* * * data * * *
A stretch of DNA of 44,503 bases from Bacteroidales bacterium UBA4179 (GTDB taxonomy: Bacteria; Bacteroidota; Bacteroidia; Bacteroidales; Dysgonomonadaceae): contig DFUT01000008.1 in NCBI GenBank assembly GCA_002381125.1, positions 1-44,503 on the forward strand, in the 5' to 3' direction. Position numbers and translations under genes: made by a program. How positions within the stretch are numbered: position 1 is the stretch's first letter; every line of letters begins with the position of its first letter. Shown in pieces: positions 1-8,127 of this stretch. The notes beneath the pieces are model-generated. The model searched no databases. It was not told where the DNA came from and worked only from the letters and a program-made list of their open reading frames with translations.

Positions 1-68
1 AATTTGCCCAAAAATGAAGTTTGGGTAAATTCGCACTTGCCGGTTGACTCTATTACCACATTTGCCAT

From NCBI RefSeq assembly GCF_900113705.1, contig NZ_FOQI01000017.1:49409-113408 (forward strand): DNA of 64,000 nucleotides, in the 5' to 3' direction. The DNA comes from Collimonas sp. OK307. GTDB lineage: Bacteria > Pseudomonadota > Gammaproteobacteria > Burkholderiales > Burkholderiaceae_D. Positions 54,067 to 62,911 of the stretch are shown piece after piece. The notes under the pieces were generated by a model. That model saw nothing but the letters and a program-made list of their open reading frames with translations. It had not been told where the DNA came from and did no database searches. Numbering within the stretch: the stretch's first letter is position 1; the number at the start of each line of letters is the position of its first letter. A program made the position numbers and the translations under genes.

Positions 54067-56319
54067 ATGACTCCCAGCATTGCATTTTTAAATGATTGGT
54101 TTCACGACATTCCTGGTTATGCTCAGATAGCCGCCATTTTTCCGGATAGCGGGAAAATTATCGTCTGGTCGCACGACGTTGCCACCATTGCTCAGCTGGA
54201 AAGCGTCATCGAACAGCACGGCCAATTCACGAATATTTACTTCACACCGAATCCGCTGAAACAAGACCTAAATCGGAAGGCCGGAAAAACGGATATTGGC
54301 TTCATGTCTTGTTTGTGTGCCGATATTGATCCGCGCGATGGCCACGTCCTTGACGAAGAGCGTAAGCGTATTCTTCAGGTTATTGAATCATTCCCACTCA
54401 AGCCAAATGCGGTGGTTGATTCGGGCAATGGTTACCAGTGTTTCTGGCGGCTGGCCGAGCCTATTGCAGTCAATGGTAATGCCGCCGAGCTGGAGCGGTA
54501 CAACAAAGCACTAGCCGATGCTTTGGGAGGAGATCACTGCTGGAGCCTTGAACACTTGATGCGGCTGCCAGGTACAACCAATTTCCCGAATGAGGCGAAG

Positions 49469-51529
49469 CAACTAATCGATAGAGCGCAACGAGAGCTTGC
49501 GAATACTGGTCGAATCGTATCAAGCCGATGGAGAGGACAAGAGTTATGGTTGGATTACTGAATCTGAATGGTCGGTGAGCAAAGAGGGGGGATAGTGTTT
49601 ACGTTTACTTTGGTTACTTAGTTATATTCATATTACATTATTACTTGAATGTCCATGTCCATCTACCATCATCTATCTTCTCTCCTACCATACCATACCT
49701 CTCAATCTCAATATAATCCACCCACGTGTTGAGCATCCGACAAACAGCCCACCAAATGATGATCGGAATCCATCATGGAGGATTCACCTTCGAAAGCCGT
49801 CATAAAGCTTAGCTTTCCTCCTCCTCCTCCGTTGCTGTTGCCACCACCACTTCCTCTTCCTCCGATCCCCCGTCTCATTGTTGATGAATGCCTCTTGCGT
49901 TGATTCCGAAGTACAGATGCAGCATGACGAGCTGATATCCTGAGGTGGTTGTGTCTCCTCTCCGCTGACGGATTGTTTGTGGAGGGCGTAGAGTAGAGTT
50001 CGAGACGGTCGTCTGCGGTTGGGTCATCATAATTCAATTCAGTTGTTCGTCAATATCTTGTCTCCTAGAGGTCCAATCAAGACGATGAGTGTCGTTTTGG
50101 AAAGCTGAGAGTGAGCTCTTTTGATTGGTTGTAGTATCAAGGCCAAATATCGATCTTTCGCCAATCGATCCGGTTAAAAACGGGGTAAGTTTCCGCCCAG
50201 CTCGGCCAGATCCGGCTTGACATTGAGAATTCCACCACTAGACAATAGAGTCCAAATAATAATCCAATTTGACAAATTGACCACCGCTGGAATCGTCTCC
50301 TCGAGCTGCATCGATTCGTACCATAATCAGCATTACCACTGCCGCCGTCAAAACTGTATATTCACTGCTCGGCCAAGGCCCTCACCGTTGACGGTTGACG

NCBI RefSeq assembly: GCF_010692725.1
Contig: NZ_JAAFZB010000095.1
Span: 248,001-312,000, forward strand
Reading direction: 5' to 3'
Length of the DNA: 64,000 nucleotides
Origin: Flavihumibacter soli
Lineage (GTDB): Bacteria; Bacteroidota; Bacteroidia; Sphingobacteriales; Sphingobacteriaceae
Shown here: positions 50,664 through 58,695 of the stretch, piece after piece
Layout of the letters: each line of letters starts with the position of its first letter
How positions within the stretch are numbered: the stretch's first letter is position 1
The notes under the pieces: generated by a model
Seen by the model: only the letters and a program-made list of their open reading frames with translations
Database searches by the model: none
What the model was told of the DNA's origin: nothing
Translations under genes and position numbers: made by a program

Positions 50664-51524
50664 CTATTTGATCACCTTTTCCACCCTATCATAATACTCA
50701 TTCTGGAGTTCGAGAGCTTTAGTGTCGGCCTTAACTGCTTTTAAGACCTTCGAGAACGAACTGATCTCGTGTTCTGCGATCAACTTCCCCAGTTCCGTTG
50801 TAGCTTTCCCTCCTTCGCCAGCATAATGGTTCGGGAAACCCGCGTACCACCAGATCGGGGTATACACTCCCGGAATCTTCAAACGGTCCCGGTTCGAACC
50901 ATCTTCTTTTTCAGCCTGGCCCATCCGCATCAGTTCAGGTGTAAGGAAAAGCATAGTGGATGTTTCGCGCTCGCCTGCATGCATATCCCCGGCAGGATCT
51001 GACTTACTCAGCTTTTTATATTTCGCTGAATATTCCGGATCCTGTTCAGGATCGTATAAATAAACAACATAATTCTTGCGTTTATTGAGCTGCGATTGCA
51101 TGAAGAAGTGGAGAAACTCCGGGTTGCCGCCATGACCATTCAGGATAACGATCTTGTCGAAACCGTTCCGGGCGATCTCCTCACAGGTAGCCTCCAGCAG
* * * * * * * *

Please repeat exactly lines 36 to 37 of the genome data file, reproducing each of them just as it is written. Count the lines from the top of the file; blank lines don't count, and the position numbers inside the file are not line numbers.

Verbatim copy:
What the model was told of the DNA's origin: nothing
Translations under genes and position numbers: made by a program